Mr. Worthington has written a book, “The Guantánamo Files: The Stories of the 774 Detainees in America’s Illegal Prison,” in which he takes the position that Guantánamo is part of what he describes as a cruel and misguided response by the Bush administration to the Sept. 11 attacks. He has also expressed strong criticism of Guantánamo in articles published elsewhere.

The editors were not aware of Mr. Worthington’s outspoken position on Guantánamo. They should have described his contribution to the reporting instead of listing him as co-author, and noted that he had a point of view.

Overlooked in all this was that I “had a point of view” because I had studied Guantánamo for 14 months, and had reached the understandable and accurate conclusion that factual research only established that it was an unforgivable place that should never have been opened, and that should be closed as swiftly as possible.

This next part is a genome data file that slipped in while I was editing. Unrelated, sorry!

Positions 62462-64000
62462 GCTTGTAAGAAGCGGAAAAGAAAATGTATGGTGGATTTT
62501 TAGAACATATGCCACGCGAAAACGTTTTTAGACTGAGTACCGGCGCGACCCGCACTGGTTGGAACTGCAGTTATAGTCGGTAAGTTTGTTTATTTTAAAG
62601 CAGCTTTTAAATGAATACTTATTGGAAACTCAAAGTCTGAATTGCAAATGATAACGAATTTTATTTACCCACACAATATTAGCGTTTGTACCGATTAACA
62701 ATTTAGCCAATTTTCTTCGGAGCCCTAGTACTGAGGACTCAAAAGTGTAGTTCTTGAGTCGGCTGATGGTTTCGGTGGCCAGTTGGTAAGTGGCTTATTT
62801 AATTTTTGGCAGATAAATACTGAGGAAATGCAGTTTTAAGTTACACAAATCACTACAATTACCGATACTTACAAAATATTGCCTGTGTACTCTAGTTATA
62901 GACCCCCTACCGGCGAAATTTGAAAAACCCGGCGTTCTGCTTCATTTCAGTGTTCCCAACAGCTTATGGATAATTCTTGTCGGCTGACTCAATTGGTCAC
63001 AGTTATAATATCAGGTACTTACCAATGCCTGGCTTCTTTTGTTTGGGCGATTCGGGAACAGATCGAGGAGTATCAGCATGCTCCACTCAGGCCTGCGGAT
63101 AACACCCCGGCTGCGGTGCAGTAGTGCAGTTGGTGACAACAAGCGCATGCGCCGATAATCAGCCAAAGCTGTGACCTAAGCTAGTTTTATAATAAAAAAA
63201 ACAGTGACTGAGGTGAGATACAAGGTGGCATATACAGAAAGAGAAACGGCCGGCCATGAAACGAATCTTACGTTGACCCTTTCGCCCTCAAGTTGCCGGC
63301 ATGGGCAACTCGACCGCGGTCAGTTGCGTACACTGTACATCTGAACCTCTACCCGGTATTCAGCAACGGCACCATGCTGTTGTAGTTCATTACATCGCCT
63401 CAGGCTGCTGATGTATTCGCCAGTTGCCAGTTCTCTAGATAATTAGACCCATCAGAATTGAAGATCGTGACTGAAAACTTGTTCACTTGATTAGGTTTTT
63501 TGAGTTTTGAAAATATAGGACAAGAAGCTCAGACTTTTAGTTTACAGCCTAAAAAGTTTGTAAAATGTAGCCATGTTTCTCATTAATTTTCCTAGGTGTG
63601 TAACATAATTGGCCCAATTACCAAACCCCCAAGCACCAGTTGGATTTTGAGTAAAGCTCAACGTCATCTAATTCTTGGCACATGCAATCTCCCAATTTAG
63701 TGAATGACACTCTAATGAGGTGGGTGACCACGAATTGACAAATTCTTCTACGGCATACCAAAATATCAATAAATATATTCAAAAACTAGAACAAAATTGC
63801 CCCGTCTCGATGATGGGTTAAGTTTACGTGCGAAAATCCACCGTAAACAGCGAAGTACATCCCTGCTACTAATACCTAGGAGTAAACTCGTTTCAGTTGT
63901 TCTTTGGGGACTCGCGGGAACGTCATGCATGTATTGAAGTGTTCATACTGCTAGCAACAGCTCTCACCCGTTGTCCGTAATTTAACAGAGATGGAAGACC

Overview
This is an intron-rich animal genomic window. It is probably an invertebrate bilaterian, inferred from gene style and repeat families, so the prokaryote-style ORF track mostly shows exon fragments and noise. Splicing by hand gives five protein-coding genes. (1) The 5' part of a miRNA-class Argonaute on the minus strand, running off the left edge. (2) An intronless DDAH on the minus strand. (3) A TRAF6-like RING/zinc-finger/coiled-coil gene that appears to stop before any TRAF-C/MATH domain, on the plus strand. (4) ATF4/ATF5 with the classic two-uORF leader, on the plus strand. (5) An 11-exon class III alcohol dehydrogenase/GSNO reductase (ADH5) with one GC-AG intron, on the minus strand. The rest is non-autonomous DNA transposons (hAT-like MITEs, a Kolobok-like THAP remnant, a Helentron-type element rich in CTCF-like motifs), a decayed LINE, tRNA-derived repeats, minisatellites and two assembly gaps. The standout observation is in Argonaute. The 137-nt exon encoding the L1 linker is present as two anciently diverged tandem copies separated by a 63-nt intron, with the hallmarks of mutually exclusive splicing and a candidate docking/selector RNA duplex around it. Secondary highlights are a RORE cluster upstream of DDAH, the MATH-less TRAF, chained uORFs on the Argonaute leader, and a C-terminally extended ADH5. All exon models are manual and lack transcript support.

My independence, therefore, is partly though necessity — to allow me to say what needs saying without being prevented, or having what needs to be said watered down.

But there is, of course, a price to pay for this independence, and this is that, once you step outside of the mainstream media, with, for the most part, its funding through advertising, and, for the print media, through paper sales, there is no money to pay writers. The internet, and the blogging revolution that I got involved in quite early on (as a full-time blogger from May 2007), allows anyone a platform, and I can say, I believe, after ten years, that if you have a clear focus and some talent, you will get noticed, but getting paid is a different matter, and it’s on this point that I return to where I began — and ask you to support me if you can because the kind of writer, activist and creator I am is not corporate-backed, or funded through advertising, but one supported by you.